- to draw in through the nose by inhaling.
- to perceive by or as by smelling; sniff.
- to examine by smelling, as an animal does.
- to draw air into the nostrils by inhaling, as to smell something; snuffle: After snuffing around, he found the gas leak.
- to draw powdered tobacco into the nostrils; take snuff.
- Obsolete. to express disdain, contempt, displeasure, etc., by sniffing (often followed by at).
- an act of snuffing; an inhalation through the nose; a sniff.
- smell, scent, or odor.
- a preparation of tobacco, either powdered and taken into the nostrils by inhalation or ground and placed between the cheek and gum.
- a pinch of such tobacco.
- up to snuff, Informal.
- British.not easily imposed upon; shrewd; sharp.
- up to a certain standard; satisfactory: His performance wasn't up to snuff.
Origin of snuff1
- (tr) to inhale through the nose
- (when intr, often foll by at) (esp of an animal) to examine by sniffing
- an act or the sound of snuffing
- finely powdered tobacco for sniffing up the nostrils or less commonly for chewing
- a small amount of this
- any powdered substance, esp one for sniffing up the nostrils
- up to snuff informal
- in good health or in good condition
- mainly Britishnot easily deceived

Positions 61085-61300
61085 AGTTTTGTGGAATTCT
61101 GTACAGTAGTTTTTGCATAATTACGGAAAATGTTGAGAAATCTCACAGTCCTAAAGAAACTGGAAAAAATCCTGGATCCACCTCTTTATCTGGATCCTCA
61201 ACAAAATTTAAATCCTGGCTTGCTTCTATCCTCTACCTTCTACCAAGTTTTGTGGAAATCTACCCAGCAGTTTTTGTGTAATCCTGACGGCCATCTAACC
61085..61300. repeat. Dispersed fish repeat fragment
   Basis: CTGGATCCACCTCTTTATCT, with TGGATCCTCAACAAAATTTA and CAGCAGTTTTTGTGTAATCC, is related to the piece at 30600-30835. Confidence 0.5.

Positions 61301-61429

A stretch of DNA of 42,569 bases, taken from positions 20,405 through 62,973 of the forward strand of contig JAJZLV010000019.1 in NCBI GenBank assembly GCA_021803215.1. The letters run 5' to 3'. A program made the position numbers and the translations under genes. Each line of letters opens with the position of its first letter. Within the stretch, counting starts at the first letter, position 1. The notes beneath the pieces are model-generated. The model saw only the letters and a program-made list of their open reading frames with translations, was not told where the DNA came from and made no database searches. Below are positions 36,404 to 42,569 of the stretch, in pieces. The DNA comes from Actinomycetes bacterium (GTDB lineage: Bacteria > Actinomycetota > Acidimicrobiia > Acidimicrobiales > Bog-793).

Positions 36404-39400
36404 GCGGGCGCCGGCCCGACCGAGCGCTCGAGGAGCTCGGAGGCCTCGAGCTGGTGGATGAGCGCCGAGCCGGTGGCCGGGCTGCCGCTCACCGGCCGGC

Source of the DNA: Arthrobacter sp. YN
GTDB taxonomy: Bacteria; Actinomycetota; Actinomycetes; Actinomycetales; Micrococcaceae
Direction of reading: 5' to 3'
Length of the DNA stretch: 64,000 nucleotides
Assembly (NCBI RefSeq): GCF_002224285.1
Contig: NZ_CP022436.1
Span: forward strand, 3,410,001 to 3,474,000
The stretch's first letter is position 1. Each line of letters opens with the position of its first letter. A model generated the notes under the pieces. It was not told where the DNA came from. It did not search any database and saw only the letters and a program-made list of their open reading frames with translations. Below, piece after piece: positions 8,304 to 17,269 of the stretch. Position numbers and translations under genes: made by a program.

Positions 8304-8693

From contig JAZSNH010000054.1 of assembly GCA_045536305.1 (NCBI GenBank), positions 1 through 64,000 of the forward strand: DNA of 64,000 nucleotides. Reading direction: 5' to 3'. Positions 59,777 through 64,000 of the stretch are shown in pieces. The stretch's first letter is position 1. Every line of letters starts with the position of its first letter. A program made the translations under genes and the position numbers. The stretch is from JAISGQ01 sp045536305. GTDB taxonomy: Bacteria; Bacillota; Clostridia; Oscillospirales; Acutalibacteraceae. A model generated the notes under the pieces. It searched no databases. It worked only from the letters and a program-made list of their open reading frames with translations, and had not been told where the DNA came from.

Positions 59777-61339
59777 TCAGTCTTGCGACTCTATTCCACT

- (intr) to use or inhale snuff
- (often foll by out) to extinguish (a light from a naked flame, esp a candle)
- to cut off the charred part of (the wick of a candle, etc)
- (usually foll by out) informal to suppress; put an end to
- snuff it British informal to die
- the burned portion of the wick of a candle
Word Origin and History for up to snuff
"to cut or pinch off the burned part of a candle wick," mid-15c., from noun snoffe "burned part of a candle wick" (late 14c.), of unknown origin, perhaps related to snuff (v.2). The meaning "to die" is from 1865; that of "to kill" is from 1932; snuff-film, originally an urban legend, is from 1975.
"draw in through the nose," 1520s, from Dutch or Flemish snuffen "to sniff, snuff," related to Dutch snuiven "to sniff," from Proto-Germanic *snuf- (cf. Middle High German snupfe, German Schnupfen "head-cold"), imitative of the sound of drawing air through the nose (see snout). Related: Snuffed; snuffing.
"powdered tobacco to be inhaled," 1680s, from Dutch or Flemish snuf, shortened form of snuftabak "snuff tobacco," from snuffen "to sniff, snuff" (see snuff (v.2)). The practice became fashionable in England c.1680. Slang phrase up to snuff "knowing, sharp, wide-awake, not likely to be deceived" is from 1811; the exact sense is obscure unless it refers to the "elevating" properties of snuff.
- To inhale something audibly through the nose; sniff.
- A preparation of finely pulverized tobacco that can be drawn up into the nostrils by inhaling.
- A medicated powder inhaled through or blown into the nose.